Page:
Note that in the documentation <code>jmeter.properties</code> is frequently mentioned
but this should be understood as
-"Copy from jmeter.properties to user.properties the property you want to modify and do so
in the latter file".</p>
+"Copy from <code>jmeter.properties</code> to <code>user.properties</code>
the property you want to modify and do so in the latter file".</p>
 <note><code>user.properties</code> file supersedes the properties defined
in <code>jmeter.properties</code></note>
 </section>
 

Modified: jmeter/trunk/xdocs/usermanual/test_plan.xml
URL: http://svn.apache.org/viewvc/jmeter/trunk/xdocs/usermanual/test_plan.xml?rev=1722623&r1=1722622&r2=1722623&view=diff
==============================================================================
--- jmeter/trunk/xdocs/usermanual/test_plan.xml (original)
+++ jmeter/trunk/xdocs/usermanual/test_plan.xml Sat Jan  2 13:08:17 2016
@@ -31,7 +31,7 @@
 
 <section name="&sect-num;. Elements of a Test Plan">
 
-<p>The Test Plan object has a checkbox called "Functional Testing".  If selected, it
+<p>The Test Plan object has a checkbox called "<code>Functional Testing</code>".
 If selected, it
 will cause JMeter to record the data returned from the server for each sample.  If you have

 selected a file in your test listeners, this data will be written to file.  This can be useful
if
 you are doing a small run to ensure that JMeter is configured correctly, and that your server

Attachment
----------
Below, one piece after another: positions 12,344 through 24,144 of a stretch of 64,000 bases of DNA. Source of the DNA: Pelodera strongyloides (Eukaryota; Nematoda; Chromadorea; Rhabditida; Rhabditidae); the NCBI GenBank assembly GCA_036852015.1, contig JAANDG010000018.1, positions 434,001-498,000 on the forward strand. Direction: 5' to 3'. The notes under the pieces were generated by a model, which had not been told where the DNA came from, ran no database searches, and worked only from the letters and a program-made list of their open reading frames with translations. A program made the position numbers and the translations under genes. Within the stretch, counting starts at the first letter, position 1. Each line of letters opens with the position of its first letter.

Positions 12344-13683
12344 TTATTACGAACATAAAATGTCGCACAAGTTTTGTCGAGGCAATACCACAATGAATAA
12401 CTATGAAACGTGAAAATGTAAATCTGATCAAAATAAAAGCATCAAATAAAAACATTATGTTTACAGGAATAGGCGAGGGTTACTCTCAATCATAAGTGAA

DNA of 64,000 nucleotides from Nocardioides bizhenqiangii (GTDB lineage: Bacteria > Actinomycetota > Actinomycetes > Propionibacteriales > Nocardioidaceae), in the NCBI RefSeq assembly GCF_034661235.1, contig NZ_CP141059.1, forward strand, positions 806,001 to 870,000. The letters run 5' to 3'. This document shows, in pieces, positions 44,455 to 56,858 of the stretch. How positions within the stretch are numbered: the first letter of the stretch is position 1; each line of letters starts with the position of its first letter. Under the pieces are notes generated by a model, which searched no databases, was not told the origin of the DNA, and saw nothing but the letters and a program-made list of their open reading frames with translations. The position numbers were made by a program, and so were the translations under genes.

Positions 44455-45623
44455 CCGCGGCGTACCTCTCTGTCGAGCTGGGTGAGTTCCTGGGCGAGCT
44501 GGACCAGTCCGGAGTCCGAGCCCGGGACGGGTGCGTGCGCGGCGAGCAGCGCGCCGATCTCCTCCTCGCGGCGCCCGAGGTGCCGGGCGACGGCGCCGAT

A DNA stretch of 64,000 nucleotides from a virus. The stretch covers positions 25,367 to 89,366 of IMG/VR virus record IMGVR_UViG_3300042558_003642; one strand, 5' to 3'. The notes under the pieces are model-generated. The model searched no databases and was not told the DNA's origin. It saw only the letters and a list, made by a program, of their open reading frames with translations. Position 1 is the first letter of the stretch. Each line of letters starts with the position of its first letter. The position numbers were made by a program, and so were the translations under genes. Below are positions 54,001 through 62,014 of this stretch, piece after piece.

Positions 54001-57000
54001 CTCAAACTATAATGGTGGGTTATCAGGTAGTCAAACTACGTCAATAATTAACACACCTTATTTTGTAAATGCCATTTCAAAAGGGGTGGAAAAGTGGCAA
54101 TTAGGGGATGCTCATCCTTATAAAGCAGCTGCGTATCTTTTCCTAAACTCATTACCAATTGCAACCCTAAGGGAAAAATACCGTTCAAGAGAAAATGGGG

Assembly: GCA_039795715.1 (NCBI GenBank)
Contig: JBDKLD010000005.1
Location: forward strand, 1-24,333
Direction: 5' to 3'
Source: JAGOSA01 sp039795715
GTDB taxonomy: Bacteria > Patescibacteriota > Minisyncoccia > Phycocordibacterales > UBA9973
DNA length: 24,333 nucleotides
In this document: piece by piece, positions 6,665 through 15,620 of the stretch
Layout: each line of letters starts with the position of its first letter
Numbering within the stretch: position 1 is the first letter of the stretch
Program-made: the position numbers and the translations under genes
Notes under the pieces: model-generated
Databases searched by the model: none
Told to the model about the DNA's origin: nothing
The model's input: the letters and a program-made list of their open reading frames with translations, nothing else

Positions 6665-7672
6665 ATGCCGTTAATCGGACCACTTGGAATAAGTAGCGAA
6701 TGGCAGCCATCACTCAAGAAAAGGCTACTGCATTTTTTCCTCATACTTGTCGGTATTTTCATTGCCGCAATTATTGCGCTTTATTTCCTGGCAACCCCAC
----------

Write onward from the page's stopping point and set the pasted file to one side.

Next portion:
@@ -39,7 +39,7 @@ is returning the expected results.  The
 JMeter's performance will suffer.  This option should be off if you are doing stress-testing
(it
 is off by default).  </p>
 <p>If you are not recording the data to file, this option makes no difference.</p>
-<p>You can also use the Configuration button on a listener to decide what fields to
save.</p>
+<p>You can also use the <code>Configuration</code> button on a listener
to decide what fields to save.</p>
 
 <subsection name="&sect-num;.1 Thread Group" anchor="thread_group">
 <p>Thread group elements are the beginning points of any test plan.
@@ -257,7 +257,7 @@ Other listeners provide summary or aggre
 Additionally, listeners can direct the data to a file for later use.  
 Every listener in JMeter provides a field to indicate the file to store data to.
 There is also a Configuration button which can be used to choose which fields to save, and
whether to use CSV or XML format.
-<b>Note that all Listeners save the same data; the only difference is in the way the
data is presented on the screen.</b>
+<note>Note that all Listeners save the same data; the only difference is in the way
the data is presented on the screen.</note>
 </p>
 
 <p>
@@ -305,10 +305,10 @@ add an assertion to a HTTP Request that
 will then check that the text is present in the HTTP response.  If JMeter cannot find the
 text, then it will mark this as a failed request.</p>
 
-<p>
+<note>
 Note that assertions apply to all samplers which are in its <a href="#scoping_rules">scope</a>.
 To restrict the assertion to a single sampler, add the assertion as a child of the sampler.
-</p>
+</note>
 
 <p>To view the assertion results, add an Assertion Listener to the Thread Group.
 Failed Assertions will also show up in the Tree View and Table Listeners, 
@@ -359,9 +359,9 @@ See the <a href="test_plan.html#scoping_
 <li>Pre-Processors</li>
 <li>Timers</li>
 <li>Sampler</li>
-<li>Post-Processors (unless SampleResult is null)</li>
-<li>Assertions (unless SampleResult is null)</li>
-<li>Listeners (unless SampleResult is null)</li>
+<li>Post-Processors (unless SampleResult is <code>null</code>)</li>
+<li>Assertions (unless SampleResult is <code>null</code>)</li>
+<li>Listeners (unless SampleResult is <code>null</code>)</li>
 </ol>
 
 <note>
@@ -422,30 +422,30 @@ that Controller.  In the following test
 <figure image="scoping3.png">complex example</figure>